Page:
It might be an idea to provide resources to enforce existing laws and encourage press self regulation underpinned not by further legislation but by existing criminal and civil laws – and reform the law of libel and privacy to provide a cheaper resolution basis when things go wrong while they are at it? We certainly need to reduce the ‘chilling’ effects of high costs in libel and privacy actions. Is that so difficult to achieve through law? Leveson was right on that issue. The Press has to step up to the plate and provide a credible and respected medium for self regulation.

Writing in The Telegraph 30th November - Why Leveson's proposals are nothing like the First Amendment- Rupert Myers pointed out that "at the centre of Lord Justice Leveson’s report is the idea that legislation should enshrine the protection of the press. Like many people, I tend to prefer a jurisprudential approach which takes as the starting point the presumption of absolute liberty, restricting via laws only a discrete set of acts, rather than a philosophy which tries to claim that the law and the state gives us our rights as packages. This is why the notion that a law could "enshrine, for the first time, a legal duty on the government to protect the freedom of the press" should not be considered necessarily to be any real protection.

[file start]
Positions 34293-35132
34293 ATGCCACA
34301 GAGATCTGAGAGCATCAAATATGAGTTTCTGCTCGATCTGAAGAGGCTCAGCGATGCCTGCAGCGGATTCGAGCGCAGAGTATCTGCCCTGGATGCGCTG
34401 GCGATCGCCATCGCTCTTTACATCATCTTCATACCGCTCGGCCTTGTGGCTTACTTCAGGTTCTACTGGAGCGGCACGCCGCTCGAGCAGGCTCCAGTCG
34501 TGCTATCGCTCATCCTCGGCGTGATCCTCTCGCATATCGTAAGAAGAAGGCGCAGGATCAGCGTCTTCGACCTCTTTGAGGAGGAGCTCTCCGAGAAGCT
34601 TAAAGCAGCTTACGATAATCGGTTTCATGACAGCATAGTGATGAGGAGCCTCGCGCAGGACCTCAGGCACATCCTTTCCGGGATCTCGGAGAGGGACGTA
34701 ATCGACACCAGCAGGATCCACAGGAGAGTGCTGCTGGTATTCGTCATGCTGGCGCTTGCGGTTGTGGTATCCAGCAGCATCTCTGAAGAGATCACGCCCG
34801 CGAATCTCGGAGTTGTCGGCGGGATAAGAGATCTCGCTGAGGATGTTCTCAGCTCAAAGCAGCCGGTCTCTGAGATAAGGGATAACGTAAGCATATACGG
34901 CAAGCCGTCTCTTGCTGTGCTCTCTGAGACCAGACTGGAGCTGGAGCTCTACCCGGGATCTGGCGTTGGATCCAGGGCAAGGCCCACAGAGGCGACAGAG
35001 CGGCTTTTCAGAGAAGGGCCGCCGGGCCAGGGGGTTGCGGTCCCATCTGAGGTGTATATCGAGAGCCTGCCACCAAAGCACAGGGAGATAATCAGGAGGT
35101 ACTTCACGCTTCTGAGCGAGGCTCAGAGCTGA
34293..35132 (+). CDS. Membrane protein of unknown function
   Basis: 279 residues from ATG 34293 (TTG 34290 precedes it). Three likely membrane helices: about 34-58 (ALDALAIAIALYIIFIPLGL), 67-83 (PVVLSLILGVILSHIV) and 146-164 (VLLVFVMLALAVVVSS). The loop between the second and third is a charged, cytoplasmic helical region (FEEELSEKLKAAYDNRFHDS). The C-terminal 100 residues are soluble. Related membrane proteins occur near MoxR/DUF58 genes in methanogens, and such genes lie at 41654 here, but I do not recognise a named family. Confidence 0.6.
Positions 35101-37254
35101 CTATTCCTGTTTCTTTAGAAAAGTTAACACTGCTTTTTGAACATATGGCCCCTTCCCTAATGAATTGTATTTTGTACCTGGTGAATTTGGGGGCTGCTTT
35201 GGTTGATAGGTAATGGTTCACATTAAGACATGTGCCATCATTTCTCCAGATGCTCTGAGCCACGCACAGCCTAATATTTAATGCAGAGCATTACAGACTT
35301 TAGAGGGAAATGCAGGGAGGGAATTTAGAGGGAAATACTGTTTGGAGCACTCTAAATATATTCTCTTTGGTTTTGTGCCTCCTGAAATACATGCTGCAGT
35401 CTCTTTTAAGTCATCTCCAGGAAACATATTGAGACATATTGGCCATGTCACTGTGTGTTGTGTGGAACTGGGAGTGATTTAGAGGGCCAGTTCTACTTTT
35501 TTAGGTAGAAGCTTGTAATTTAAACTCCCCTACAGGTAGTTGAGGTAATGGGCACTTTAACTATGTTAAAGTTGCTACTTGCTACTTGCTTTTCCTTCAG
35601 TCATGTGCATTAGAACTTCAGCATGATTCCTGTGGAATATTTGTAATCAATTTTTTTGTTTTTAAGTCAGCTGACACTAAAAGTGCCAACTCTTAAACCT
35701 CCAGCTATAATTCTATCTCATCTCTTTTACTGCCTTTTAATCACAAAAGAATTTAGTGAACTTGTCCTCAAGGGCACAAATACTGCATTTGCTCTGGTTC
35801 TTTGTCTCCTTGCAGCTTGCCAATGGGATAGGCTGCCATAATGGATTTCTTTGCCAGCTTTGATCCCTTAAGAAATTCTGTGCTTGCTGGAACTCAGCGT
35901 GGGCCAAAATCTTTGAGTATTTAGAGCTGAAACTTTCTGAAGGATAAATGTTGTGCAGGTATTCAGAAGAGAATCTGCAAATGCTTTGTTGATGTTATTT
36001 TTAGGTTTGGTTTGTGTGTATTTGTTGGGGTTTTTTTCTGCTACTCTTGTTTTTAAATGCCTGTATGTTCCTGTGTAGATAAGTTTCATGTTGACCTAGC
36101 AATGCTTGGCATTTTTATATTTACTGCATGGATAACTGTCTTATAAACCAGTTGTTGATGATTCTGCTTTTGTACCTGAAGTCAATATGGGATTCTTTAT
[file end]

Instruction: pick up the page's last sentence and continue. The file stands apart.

Media intrusion into the lives of some people has caused immense hurt – “wreaked havoc” in Leveson’s words.  However, the Prime Minister queried whether it was wise for Parliament to Cross the Rubicon by introducing legislation in this area.   One feels that he is right in suggesting that, once Parliament legislates, it becomes easier to enact further legislation since a principle has been conceded or, at least, partially so.

Even if Leveson is right in saying that his scheme is not statutory regulation of the press, it is not entirely unreasonable to characterise it as a step in that direction and further steps then eventually become more palatable particularly in the political climate likely to follow something “going wrong.”  Maybe we are becoming rather too ready to abandon various freedoms which have, on the whole, served us well.

See Informm's blog for several posts about Leveson.  I enjoyed reading this one -  Leveson Lingo - how to talk your way around the Leveson report

James Wilson, the author of the A(nother) lawyer blog writes - 5th December - The Leveson Inquiry - the press, the politicians, Parliament, the police and the public- "An independent regulator “underpinned” by statute looks like a statutory regulator at one remove, if not a statutory regulator by any other name."

Summary of the Leveson report

Update 5th December:

A meeting was held on 4th December at 10 Downing Street.  News editors were told to get on with implementation of a replacement to the Press Complaints Commission.  If they are considered to have failed in this, then legislation will follow - The Guardian 4th December report about the meeting.

The BBC  - "Leveson report: Cameron tells editors to sort out regulator"

Tony Gallagher of The Daily Telegraph tweeted about the meeting - "19 editors & industry reps, 9 mandarins, 3 ministers and 1 PM. We got coffee and still tap water. No beer & sandwiches" and "It felt like the summoning of the Five Families in The Godfather"

Families meet - The Godfather